Gail Hansen, DVM, MPH—Kansas Department of Health and Environment
Richard Hopkins, MD, MSPH—Centers for Disease Control and Prevention
Sara Huston, PhD—North Carolina Division of Public Health
Miriam Link-Mullison, MS, RD—Jackson County Health Department
Hal Morgenstern, PhD—University of Michigan School of Public Health
Lloyd Novick, MD, MPH—Onondaga County (New York) Department of Health
Len Paulozzi, MD, MPH—Centers for Disease Control and Prevention
William M. Sappenfield, MD, MPH—Centers for Disease Control and Prevention
Greg Steele, DrPH, MPH—Indiana University School of Medicine
Lou Turner, DrPH, MPH—North Carolina State Laboratory of Public Health
Mark E. White, MD—Centers for Disease Control and Prevention
The Driving Force of the AECs:
Review and Other Panelists
 Review Panelists:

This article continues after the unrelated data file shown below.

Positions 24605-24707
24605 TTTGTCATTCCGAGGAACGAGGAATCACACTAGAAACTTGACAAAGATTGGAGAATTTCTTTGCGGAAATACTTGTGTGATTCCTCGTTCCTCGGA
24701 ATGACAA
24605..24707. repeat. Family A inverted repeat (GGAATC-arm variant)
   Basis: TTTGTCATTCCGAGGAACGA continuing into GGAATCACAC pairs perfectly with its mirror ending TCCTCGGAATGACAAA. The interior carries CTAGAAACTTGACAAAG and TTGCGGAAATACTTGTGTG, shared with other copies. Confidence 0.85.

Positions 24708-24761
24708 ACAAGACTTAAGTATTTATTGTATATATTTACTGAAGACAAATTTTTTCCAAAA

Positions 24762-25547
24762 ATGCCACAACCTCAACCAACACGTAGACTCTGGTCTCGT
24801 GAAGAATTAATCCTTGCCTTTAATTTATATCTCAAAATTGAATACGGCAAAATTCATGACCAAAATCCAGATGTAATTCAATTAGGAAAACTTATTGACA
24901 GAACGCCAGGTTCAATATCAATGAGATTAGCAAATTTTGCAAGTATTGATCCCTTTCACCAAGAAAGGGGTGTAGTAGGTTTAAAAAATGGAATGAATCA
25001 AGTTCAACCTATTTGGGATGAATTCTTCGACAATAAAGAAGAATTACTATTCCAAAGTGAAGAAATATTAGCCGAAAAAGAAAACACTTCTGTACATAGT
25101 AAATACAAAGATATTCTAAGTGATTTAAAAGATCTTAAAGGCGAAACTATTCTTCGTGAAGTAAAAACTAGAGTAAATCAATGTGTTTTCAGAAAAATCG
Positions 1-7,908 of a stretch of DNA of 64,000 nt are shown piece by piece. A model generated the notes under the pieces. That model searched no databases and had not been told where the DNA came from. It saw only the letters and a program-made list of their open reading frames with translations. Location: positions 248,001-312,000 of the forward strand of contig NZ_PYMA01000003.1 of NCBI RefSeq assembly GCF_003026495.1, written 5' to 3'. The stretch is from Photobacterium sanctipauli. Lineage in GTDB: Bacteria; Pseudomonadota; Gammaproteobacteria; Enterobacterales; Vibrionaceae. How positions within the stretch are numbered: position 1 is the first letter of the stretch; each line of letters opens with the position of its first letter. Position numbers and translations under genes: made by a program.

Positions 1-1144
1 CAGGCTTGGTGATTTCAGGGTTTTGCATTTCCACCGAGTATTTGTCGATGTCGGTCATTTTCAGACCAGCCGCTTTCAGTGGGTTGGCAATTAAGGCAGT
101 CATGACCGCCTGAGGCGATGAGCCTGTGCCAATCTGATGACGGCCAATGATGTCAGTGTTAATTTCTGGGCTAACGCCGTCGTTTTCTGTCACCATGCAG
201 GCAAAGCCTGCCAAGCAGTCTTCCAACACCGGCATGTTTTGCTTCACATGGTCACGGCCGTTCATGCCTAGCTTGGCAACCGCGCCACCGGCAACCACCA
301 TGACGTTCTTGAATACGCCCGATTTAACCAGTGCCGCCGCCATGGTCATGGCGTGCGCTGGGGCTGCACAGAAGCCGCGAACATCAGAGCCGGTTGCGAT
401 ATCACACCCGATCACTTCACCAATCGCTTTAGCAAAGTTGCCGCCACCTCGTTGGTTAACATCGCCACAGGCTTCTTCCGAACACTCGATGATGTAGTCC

 James Gale, MD, MS—University of Washington
 Kristine Gebbie, DrPH, RN,—Columbia School of Nursing
 Maureen Lichtveld, MD, MPH—Centers for Disease Control
and Prevention
 Kristine Moore, MD, MPH—University of Minnesota
 Art Reingold, MD—University of California at Berkeley
 CSTE National Office Staff:
 Pat McConnon, MPH, Executive Director
 LaKesha Robinson, MPH
 Jennifer Lemmings, MPH
Partner Organizations
 American Public Health Association (APHA)
 Association of Schools of Public Health (ASPH)
 Association of State and Territorial Health Officials
(ASTHO)
 National Association of County and City Health Officials
(NACCHO)
For more information
 Contact CSTE: 770-458-3811
 Visit the following websites:
www.cste.org
www.cdc.gov/od/owcd/cdd/aec/
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Competency slideset for epidemiology professionals